15. For the AY 2008-09, the Assessee’s return has been subjected to multiple scrutinies;
(i) under Section 143 (3) of the Act;
(ii) under Section 263 of the Act;
(iii) under Sections 147/148 of the Act which was challenged in the writ proceedings and was set aside.
16. The Revenue has had more than sufficient opportunity to carefully scrutinize the returns of the Petitioner. In the circumstances of the case a higher burden is placed on the Revenue to sustain the impugned notices. An interesting feature of the impugned notice dated 4th March, 2015, is that the reasons contained therein are a verbatim reproduction of the reasons which were recorded in the notice dated 28th March, 2013 which came to be set aside by this Court on 3rd September, 2014. The re-issuance of the quashed notice in identical terms could not have been the purpose of the order dated 3 rd September, 2014 passed by this Court. The said impugned notice dated 28th March, 2013 was set aside and proceedings pursuant to the said notice stood quashed. The direction to issue fresh notice keeping in mind the first proviso of Section 147 of the Act clearly meant that the Revenue had to satisfy the rigors of the said proviso.
17. Further, a perusal of the reply submitted by the Petitioner to the questionnaire, which was issued on 29th October, 2009 by the AO as part of the proceedings under Section 143 (3) of the Act, clearly reveals that the dividend income was fully disclosed in the reply dated 17th November, 2009. The questionnaire having been duly replied to and the assessment order having been passed under Section 143 (3) of the Act on 30th December 2009, it cannot be said that AO did not form an opinion on the issue. The questionnaire specifically sought details of several incomes, which were submitted by the Assessee.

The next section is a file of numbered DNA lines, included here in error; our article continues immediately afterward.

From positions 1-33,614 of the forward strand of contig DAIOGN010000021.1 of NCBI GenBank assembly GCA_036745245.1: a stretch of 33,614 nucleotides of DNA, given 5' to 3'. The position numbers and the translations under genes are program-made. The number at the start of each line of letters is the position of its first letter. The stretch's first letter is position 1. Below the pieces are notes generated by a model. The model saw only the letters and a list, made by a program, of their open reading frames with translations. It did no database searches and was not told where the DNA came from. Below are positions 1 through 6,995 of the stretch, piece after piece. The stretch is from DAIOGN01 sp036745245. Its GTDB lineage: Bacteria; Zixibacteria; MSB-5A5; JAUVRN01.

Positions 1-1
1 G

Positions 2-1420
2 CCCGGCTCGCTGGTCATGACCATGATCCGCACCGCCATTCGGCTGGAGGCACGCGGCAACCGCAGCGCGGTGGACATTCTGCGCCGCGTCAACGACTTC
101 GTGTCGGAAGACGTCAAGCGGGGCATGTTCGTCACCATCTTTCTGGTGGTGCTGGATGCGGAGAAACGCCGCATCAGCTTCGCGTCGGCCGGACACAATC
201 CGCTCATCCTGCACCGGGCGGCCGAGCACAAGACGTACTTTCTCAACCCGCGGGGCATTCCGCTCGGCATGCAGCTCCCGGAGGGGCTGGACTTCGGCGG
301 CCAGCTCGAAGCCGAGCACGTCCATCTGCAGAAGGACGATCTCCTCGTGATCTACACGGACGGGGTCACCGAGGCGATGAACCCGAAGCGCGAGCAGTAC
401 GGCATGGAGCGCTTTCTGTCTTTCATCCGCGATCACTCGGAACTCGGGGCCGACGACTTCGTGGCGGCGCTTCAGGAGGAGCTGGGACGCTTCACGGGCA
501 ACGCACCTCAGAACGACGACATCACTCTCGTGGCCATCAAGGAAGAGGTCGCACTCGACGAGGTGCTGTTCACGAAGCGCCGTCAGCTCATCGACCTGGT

18. Even the proceedings under Section 263 of the Act did not raise the issue of disallowance of expenditure incurred for earning exempt income under Section 14-A of the Act. Under Section 263 of the Act, the Revenue had an opportunity to revisit the assessment order insofar if it was incorrect and prejudicial to the interests of the Revenue. However, even in the Section 263 proceedings this issue was not raised.
19. In view of the fact, that there was a full disclosure by the Assessee of all the material facts relating to the exempt income it cannot be said that the condition for reopening of the assessment is satisfied on this count.
20. Even the second reason is a mere reproduction of the earlier notice dated 28th March, 2013. The nature of business of the Petitioner has always been known to the Revenue year after year. Even in this reason there is not even a whisper of the failure by the Petitioner to make a full and true disclosure of all the material facts necessary for the assessment.